these times. I’m a purty rough boy, but it does make me feel mean to
see dad, who’s such a smart old gent when he’s sober, let himself out
in this way. I’ve never touched a drop of liquor, and you can bet your
life I never will.

_Harry._ That’s right, Johnny. Drinking is the meanest kind of
enjoyment, and the dearest, too. I’m going to try and reform the old

_Johnny._ Are you? Well, you’ve got a big job.

_Harry._ Perhaps not. His bidding for the elephant has given me an idea.

_Johnny._ It gave me an idea he was purty far gone.

_Harry._ Yes. We will make him believe he bought the elephant.

_Johnny._ What good will that do?

_Harry._ I think we’ll turn the animal into a temperance lecturer. Come
with me. Let’s see your mother and Sally, and arrange matters before
your father appears.

_Johnny._ Yes. But I want ter go after the woodchuck.

_Harry._ Never mind him now. We’ve got bigger game--the elephant.

  [_Exit, L._

           _Enter, slowly, R., SILAS, with a razor in his

_Silas._ I’m in an awful state. My hand shakes so I can’t shave; my
throat is all on fire, my head splitting, and I feel mean enough to
steal. Wonder how I got home! Guess I’ve been and made a fool of
myself. I ain’t got a copper in my pocket; and I know when I sold out
I had over a hundred dollars in my wallet. (_Takes out wallet._) Looks
now as though an elephant had stepped on it. An elephant? Seems to me I
saw one yesterday in teown. Jest remember biddin’ for him at auction.
Lucky I didn’t buy him. ’Twas that plaguy “Ottawa beer” set me goin’.
Well, I s’pose I shall catch it from the old lady. But it’s none of her
business. ’Twas my sarse and my live stock, and I’ve a right to jest
what I please with it.

                       _Enter MRS. SOMERBY, L._

_Mrs. S._ Silas Somerby! are you a man, or are you a monster?

_Silas._ Hey? Ha, ha! Yes, I don’t look very spruce, that’s a fact. The
water was cold, and the razor dull, and--and--

_Mrs. S._ And your hand shakes so you can’t shave. O, Silas, Silas! At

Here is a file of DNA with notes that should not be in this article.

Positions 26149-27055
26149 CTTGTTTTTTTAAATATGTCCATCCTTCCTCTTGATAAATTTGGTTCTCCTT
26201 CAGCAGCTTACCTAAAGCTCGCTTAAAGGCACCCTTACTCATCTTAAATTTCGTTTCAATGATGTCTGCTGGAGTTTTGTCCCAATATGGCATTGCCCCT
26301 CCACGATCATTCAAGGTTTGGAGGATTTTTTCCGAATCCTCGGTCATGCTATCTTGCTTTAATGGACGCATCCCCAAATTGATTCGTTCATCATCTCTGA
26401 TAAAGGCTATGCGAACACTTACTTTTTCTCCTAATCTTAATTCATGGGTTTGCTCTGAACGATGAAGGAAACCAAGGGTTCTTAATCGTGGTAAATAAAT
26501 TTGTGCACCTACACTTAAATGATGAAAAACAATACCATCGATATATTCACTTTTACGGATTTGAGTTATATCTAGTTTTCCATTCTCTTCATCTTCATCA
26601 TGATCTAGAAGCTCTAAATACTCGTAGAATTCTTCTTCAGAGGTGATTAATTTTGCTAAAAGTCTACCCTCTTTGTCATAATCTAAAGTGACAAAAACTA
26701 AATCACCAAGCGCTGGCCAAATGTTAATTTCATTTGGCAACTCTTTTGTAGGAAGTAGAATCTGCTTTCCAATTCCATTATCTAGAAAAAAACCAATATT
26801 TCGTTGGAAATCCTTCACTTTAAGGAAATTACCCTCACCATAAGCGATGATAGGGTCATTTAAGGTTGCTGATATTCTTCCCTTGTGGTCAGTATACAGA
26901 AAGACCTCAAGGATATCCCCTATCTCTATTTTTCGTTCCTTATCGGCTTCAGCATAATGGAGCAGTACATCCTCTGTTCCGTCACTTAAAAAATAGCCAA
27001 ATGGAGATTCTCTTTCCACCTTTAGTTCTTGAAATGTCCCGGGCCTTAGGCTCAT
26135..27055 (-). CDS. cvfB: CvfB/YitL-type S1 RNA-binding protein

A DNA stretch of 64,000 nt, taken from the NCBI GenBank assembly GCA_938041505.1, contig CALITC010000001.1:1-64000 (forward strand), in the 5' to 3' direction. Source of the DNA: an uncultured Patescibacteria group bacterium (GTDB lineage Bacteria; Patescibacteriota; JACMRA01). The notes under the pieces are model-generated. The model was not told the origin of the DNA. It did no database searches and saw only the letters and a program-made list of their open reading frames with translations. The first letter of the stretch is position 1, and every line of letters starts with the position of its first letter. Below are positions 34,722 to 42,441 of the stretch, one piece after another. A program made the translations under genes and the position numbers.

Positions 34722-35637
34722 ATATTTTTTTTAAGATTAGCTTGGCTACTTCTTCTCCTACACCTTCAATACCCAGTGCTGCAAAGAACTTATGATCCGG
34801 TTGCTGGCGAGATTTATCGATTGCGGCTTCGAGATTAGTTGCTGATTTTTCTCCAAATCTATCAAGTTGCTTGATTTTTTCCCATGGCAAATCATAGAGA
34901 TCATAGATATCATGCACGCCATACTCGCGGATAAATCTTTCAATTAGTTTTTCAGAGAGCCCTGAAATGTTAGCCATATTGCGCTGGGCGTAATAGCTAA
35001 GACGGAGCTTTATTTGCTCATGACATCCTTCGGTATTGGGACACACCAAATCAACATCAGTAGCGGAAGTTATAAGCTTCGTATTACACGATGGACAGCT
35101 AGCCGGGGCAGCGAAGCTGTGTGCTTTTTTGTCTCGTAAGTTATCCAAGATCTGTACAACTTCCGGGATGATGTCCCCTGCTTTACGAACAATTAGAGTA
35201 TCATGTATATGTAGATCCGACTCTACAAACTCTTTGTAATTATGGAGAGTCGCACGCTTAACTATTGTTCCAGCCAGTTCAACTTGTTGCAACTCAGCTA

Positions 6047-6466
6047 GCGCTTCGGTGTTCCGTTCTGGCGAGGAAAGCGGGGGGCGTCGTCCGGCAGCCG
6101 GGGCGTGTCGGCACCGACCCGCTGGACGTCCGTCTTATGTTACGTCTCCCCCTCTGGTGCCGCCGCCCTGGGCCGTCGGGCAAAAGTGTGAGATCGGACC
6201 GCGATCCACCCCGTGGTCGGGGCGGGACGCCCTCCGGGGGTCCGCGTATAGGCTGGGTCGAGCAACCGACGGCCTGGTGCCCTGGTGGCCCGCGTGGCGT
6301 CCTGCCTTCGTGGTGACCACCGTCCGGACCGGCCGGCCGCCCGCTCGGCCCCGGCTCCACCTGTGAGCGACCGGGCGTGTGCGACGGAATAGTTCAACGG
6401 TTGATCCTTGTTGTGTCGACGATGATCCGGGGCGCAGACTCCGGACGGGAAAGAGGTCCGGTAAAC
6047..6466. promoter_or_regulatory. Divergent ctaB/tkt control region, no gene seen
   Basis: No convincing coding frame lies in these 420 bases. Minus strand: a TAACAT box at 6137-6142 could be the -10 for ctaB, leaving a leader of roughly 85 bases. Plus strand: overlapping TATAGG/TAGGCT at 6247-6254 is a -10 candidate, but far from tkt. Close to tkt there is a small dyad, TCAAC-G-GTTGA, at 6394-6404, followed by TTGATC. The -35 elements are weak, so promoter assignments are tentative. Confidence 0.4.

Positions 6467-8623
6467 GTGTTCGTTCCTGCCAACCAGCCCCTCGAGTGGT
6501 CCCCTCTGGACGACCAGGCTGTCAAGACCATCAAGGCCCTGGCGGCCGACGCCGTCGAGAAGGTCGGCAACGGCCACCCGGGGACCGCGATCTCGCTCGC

your time of life! I blush for you!

_Silas._ O, bother, now! What are you frettin’ ’bout? I ain’t killed
anybody, or robbed anybody’s house--have I?

_Mrs. S._ You’ve done somethin’ as bad. You’ve been on a spree, and
squandered every cent you had in your pocket.

_Silas._ S’pose I did? Ain’t a hard-working man a right to enjoy
himself once in a while, I’d like to know? Now you jest shet up! I’m
the master of this farm, and if I choose to show a liberal spirit once
in a while, and help along trade by spreading a little cash about, it
ain’t for you to holler and “blush--”

_Mrs. S._ Silas Somerby!

_Silas._ Shet up! if you don’t, I’ll harness up old Jack, and clear out.

_Mrs. S._ For another spree? O, you wretch! ain’t you ashamed of
yourself, to set sich an example to the young uns? And that critter you
sent home! Do you want us to be devoured?

_Silas._ Critter! critter! What critter?

_Mrs. S._ O, you know well enough; and I guess you’ll find you’ve made
a poor bargain this time. I always told you rum would be your ruin;
and if you don’t see the poorhouse staring you in the face afore night,
I’m very much mistaken.

                           _Enter HARRY, L._

_Silas._ What on airth are yer talking about? Are yer crazy, or have
yer been drinking?

_Harry._ (_Comes down between them._) Hush! not a word! We must not let
anybody know you are in the house!

_Silas._ Hey! what ails _you_? Got a touch of the old lady’s complaint?

_Harry._ Hush! Not so loud! We must be cautious. Sheriff Brown is
looking for you; but I’ve put him off the scent.

_Silas._ Then oblige me by putting me on it. What’s the matter? Why is
the sheriff looking for me?

_Harry._ Hush! Not so loud! It’s all about _him_. (_Pointing over his
left shoulder._)

_Silas._ Him! him! Consarn his picter! who is _him_?

_Harry._ Hush! Not so loud! I’ve got him locked up in the barn. He